Illamasqua sells to The Hut Group.
I’m sure it won’t just be me that feels disappointed in Illamasqua for selling out to The Hut Group. Remember how great Mio was? Well, then Hut got hold of it and it’s barely been heard of since. Without the terms of the Illamasqua deal publicly available, we don’t know quite how much creative control the brand will retain, but knowing that it has such a strong viewpoint, I somehow doubt that Julian Kynaston will have signed anything where he has no creative control. The brand recently signed Munroe Berdorf after the L’Oreal situation. The Hut Group has also recently bought Espa but I am not sure anyone could care less.
Introducing KateCeuticals #Ad
Dove Did What?
Dove allowed an advert to appear on Facebook in which a black woman uses a Dove cream and pulls off her ‘brown skin’ t-shirt to reveal a white woman underneath. I think there are no words other than HOW HOW HOW did this happen! Needless to say, the ad was immediately banned. Mostly the correct sequence hasn’t been shown with only two pictures being shown as an example but there is a third picture of an asian woman doing the same t-shirt peel. I’m guessing they were trying to say that all women are the same regardless of skin tone but it was so clumsily done and open to interpretation that it should always have been a no. I think what people need to understand is that the beauty industry goes where the money is – it’s why other nations are awash with ‘whitening’ products whereas the same products in the UK will be called ‘brightening’. Keeping cultures wanting skin tones different to the ones they have is in the industry’s best financial interests and wanting different tones to promote products but not wanting the anger or history is all the same story. I met the man who created the Dove deodorant that erases skin tone variations under the arms. He said he was inspired by his wife who complained about the ‘condition’. What might have been more inspiring is convincing her of her value no matter how many tonal variations her armpits contained. I wonder if he even thought of that. I also wonder just how long the beauty behemoths can keep on controlling beauty ideals – they’ve had their shot across the bows: I cannot see those who care about equality allowing it to continue in the same vein.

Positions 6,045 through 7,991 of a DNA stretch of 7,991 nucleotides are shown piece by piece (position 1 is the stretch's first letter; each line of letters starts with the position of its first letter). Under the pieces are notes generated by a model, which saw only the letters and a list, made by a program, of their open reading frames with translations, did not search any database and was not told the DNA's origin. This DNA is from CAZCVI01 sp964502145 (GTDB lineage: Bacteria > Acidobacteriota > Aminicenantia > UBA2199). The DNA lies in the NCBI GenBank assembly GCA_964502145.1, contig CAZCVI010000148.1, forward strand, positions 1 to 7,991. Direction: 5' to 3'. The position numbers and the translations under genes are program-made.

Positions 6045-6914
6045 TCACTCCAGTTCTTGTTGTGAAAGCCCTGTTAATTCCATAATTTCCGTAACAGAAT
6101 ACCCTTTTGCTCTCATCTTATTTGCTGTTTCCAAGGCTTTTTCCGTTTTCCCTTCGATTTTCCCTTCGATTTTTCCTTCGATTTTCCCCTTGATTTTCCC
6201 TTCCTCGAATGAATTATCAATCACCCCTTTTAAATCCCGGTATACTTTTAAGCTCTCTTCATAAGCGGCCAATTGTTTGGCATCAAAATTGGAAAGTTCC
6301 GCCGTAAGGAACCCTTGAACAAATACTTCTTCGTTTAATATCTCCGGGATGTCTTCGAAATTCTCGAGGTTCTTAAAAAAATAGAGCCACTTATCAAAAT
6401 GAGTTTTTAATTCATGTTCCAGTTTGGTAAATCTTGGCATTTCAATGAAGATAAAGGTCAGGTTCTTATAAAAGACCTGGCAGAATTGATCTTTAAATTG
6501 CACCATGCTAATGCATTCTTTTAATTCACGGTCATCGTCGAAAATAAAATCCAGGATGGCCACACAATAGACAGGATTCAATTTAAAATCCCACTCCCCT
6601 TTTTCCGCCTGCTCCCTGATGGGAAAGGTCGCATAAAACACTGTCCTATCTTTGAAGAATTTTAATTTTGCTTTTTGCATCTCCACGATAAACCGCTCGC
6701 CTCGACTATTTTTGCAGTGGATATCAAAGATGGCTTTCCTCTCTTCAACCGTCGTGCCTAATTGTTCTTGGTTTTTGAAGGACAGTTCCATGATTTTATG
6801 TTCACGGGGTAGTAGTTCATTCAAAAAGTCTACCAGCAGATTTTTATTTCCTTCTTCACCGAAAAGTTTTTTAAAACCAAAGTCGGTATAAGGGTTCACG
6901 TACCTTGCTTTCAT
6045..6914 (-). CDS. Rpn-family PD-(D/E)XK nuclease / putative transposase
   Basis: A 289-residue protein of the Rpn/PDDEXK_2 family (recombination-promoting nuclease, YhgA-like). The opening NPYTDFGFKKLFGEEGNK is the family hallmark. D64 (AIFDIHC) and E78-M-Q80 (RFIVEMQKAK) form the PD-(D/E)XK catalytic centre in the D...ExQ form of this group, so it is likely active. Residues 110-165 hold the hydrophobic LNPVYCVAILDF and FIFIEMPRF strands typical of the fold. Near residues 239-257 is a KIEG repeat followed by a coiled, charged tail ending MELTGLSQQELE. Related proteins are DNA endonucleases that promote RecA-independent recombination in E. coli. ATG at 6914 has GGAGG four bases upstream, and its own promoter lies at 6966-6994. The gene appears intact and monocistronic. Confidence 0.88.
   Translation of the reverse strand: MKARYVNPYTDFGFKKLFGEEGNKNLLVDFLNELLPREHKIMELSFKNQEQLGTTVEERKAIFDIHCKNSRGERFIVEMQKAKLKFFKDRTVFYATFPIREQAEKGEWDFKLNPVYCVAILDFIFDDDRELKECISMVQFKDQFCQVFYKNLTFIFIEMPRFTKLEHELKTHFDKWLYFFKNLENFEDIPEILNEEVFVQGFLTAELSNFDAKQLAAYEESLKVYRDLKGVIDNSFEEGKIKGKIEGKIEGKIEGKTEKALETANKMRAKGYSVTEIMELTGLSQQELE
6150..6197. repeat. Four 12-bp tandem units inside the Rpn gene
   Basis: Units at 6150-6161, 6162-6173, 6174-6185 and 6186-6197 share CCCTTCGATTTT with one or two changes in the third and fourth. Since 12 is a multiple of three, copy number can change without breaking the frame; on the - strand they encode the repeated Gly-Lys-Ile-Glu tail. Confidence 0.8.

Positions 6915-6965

Glamour Goes Digital
News last week of Glamour Magazine going digital only, but for two beauty and style ‘bible’ editions per year. Everything is different now for magazines – although fashion still loves a glossy double page spread, big beauty brands have put their ad spend into on-line rather than print, leaving no money to support magazines. But, while I feel ethically they probably should support those pages that supported them since the dawn of lipstick, you can see why. In 2004, Glamour (UK) figures were 620,381 (monthly readers), in 2010, they were 500, 591, in 2016, 350, 031 and by 2017, 275,536. Taking cost cutting measures just to stay on the shelves is only working for some – for example, hub writing where an editorial team works to write content for several publications is becoming the norm. It’s doubled the workload of journalists but kept jobs and helps to keep the remaining mags on the shelves. Glamour’s closure will certainly see job losses and that is never something to be happy about.
L’Oreal, Dior and Estee Lauder stand accused by the Greek Anti-Trust Commission of indirect ‘price fixing’ by allowing wholesalers to agree on discounts to be applied when the products went into stores. They’re all denying the accusation and appealing the fines (along with three other companies, the total fine amounts to 18.7 million euros).
Coty and Global Citizen
It looks like Coty has moved swiftly in the wake of the mistakes of others – they’re forging a partnership with advocacy group Global Citizen to fight discrimination and prejudice. Global Citizen is a pretty amazing organization – they should chat to Dove about how not to offend absolutely everyone. And just to add that Coty closing its UK Northumberland factory with potential job losses of 400 is about the most uncitizenly thing I can think of.
Debenhams Blow UK
Debenhams has invested £7.5 million in BLOW UK – an on-demand beauty services brand. I find the concept of inviting someone into my home to dry my hair very weird (although still no bathroom so I’d say yes please at this very moment!) but it’s a booming industry apparently. The Debenhams investment will allow Blow to, er, blow harder across more areas of the country. I’ll also add that not one single one of my friends has ever used an at home service like this.
Calvin Klein Maternity – I mean Eternity
Coty has been awarded $6.5 million in New York after filing a copy claim against a brand that notoriously ‘re-interprets’ well known fragrances. The company, Excell Brands, brought out a fragrance called Possession, copying Obsession, amongst others, and used virtually identical packaging. I don’t know much about the law but even I can see that saying out loud that your Euphrates fragrance is an interpretation of Euphoria is dodgy. The Euphrates is an Iraq (and Syrian) river known for its pollution problems.
Mark your diaries for 26th October – it’s the launch of THEM from Conde Naste, an LGBTQ community platform directed at Gen Z. Taking in culture, style and news, it’s got the digital editorial director of Teen Vogue and Allure as chief content officer. Burberry, Google and Lyft are first advertisers. Gen Z (1990s to mid 2000s birth years) are notoriously inclusive, accepting, campaigning, aware and diverse and they’re the ones that will not accept nonsense from brands like L’Oreal and Dove.
One to watch: www.indulgebeauty.com
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